One of the questions I was asked by DiningOutbytheBay.com was what food or dish I can eat every day for the rest of my life.
The answer: BAH KUT TEH.
Traditionally, the dish consists of pork ribs simmered in a rich, spicy broth until the meat practically falls off the bone. It’s ideally served with plain white rice, which absorbs all of the porky, garlicky, peppery goodness.
However, being the recipe-tinkerer that I am, I’ve made a couple of adjustments:
- I use a five-pound pork shoulder instead of ribs, It is cheaper, less fatty (well, the fat is easily trimmed off), has no bones, and lasts a few days. Mmmm… Leftovers!
- I sear the meat on all sides before adding water. Doing so gives it that pretty caramelization.
A step-by-step pictorial how-to:
By this point, your kitchen, if not your entire house will be filled with the heady aroma of bah kut teh that will have you salivating.
But you’re not done yet!
You will now need a vessel on which to ferry all of that amazing flavor to your mouth. Here’s how to make my tweaked recipe for white rice, based on what my mom taught me:
- Rinse plain white rice with cold water twice. (Do not pour water directly on the rice grains. It is important to remove only the excess starch without damaging the grains).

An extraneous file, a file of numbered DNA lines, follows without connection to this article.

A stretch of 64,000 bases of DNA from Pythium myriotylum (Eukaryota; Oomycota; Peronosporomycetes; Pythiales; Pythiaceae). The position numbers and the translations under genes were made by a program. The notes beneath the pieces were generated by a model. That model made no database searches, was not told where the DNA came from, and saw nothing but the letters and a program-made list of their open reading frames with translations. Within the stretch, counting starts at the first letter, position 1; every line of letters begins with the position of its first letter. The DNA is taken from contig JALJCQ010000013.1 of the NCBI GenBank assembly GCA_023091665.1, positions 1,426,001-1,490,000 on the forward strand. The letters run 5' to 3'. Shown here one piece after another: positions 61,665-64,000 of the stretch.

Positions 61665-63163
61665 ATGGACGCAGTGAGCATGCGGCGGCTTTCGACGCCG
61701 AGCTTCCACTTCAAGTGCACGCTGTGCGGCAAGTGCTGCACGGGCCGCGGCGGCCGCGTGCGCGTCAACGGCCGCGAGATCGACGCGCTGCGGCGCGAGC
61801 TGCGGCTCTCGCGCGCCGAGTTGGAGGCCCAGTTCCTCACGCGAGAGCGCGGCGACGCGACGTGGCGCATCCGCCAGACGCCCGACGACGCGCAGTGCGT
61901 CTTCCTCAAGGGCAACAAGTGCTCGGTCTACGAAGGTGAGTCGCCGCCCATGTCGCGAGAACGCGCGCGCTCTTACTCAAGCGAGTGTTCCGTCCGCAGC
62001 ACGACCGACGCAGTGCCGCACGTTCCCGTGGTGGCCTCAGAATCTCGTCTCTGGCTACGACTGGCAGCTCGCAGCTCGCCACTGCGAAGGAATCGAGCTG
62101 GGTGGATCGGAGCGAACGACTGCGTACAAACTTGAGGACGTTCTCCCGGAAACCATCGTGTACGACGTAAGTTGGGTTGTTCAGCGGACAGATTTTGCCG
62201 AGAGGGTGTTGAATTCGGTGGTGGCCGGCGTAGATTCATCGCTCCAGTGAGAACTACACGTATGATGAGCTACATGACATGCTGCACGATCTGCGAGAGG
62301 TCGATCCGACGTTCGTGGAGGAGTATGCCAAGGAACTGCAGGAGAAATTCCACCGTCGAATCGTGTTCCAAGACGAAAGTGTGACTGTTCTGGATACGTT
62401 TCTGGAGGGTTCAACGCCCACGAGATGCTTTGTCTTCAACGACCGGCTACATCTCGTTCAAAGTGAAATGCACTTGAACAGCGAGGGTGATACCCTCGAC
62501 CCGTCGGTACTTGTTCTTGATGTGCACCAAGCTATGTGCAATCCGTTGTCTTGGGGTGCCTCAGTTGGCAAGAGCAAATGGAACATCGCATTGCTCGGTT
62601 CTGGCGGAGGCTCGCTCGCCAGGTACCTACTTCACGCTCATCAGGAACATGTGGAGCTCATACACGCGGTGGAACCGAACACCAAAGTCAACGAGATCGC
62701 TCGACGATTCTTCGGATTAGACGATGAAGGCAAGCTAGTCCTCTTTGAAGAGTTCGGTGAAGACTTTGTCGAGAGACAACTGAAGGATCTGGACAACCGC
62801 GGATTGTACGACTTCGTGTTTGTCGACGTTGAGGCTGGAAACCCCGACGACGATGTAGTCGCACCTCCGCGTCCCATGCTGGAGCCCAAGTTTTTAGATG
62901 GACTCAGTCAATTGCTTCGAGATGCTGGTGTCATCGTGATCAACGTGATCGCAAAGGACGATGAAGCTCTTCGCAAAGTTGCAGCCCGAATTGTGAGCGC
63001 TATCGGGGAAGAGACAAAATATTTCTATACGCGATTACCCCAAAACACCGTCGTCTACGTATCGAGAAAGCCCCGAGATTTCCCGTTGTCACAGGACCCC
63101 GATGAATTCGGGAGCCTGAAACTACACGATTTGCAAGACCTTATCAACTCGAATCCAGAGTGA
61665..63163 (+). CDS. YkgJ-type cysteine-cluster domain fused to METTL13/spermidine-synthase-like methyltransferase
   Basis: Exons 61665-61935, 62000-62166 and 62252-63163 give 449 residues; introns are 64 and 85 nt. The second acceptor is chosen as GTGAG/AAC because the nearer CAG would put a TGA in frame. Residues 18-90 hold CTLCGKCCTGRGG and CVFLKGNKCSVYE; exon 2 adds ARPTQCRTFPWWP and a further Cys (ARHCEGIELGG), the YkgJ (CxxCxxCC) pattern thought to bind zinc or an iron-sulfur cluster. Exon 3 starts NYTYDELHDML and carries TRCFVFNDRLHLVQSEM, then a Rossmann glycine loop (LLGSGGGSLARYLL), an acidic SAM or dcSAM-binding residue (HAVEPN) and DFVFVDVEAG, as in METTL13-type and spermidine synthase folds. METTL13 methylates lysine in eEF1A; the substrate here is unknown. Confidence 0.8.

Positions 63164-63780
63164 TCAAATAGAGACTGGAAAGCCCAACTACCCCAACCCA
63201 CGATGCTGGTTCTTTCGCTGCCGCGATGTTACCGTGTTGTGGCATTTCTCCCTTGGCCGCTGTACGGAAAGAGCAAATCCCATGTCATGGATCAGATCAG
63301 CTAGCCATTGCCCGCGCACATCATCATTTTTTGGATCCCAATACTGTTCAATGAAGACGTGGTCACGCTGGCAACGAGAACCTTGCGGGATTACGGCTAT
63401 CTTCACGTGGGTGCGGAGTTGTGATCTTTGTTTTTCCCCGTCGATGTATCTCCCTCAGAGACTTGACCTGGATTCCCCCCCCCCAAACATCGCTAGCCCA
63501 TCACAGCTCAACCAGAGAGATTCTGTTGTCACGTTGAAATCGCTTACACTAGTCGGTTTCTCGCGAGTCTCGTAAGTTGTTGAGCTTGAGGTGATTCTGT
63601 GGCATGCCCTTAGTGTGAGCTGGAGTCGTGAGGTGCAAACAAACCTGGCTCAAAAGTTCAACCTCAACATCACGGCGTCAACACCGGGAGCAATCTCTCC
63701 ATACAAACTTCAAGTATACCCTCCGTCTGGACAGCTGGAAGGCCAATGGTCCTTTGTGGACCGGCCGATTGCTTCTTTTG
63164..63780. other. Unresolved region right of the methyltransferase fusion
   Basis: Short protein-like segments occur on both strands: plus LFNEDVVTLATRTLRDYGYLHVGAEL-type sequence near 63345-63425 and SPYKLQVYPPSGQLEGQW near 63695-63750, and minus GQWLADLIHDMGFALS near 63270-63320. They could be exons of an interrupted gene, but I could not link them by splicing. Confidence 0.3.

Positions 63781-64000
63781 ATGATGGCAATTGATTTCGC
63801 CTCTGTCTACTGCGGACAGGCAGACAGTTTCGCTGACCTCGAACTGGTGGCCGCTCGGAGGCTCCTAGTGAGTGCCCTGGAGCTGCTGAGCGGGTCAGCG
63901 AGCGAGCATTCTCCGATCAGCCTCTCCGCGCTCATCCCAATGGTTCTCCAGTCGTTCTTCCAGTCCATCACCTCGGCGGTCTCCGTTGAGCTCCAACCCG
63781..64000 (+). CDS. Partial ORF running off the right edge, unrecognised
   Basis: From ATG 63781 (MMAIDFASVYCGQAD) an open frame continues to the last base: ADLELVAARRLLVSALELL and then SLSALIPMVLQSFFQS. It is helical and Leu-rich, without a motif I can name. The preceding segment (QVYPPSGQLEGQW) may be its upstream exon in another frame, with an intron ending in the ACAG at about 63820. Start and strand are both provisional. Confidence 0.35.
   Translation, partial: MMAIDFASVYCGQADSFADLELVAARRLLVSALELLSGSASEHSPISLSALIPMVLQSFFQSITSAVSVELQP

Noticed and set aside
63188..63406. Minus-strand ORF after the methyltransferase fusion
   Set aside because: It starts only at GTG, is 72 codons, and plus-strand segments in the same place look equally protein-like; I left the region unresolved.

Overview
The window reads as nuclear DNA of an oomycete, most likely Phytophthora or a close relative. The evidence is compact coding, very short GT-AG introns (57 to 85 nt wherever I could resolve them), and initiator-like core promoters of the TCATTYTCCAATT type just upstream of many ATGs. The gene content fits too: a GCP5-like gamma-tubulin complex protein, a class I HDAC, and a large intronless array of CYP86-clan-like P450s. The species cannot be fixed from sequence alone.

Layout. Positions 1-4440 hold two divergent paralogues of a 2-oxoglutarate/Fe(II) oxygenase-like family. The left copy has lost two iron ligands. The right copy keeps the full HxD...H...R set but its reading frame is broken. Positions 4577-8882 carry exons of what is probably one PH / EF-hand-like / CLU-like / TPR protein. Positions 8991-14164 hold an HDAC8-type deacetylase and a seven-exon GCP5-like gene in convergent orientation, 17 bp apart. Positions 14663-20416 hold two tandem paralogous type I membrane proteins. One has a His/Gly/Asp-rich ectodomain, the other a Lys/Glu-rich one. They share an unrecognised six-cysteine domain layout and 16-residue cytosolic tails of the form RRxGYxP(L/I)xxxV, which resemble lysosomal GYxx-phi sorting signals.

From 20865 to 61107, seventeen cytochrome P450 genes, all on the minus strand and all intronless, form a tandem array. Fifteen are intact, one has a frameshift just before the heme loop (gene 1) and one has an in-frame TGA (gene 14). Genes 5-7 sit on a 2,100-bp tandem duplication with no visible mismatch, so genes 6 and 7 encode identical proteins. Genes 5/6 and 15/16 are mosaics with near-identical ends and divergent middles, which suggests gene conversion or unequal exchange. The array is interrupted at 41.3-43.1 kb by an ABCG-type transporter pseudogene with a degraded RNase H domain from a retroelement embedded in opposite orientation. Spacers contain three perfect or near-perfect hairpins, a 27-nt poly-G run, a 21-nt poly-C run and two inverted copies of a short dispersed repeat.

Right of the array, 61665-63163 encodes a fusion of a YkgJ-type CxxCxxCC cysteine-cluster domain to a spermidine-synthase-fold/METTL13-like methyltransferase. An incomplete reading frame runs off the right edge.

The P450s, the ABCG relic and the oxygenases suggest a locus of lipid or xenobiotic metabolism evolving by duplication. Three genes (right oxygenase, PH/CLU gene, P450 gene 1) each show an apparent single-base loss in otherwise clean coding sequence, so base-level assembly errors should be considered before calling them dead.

- Add room temperature-to-warm broth to the rice in the ratio of 2:2.5 (or whatever your package of rice recommends). It tastes sooooo much better than using plain water!
- Over high heat, bring the rice and water to a boil uncovered. Cover and turn the heat down to the lowest setting. Set the timer to 20 minutes (or whatever your package of rice recommends).
- When you lift the lid, there should not be any bubbling on the surface. Fluff the rice with a fork (it breaks up the grains better than a spoon) to release excess moisture and it’s ready to be eaten!
You can find bah kut teh spices at any Asian grocery store. 99 Ranch in El Cerrito has maybe three brands for about $3.50 a packet and I’ve seen them in SF’s Chinatown at $2.50 each.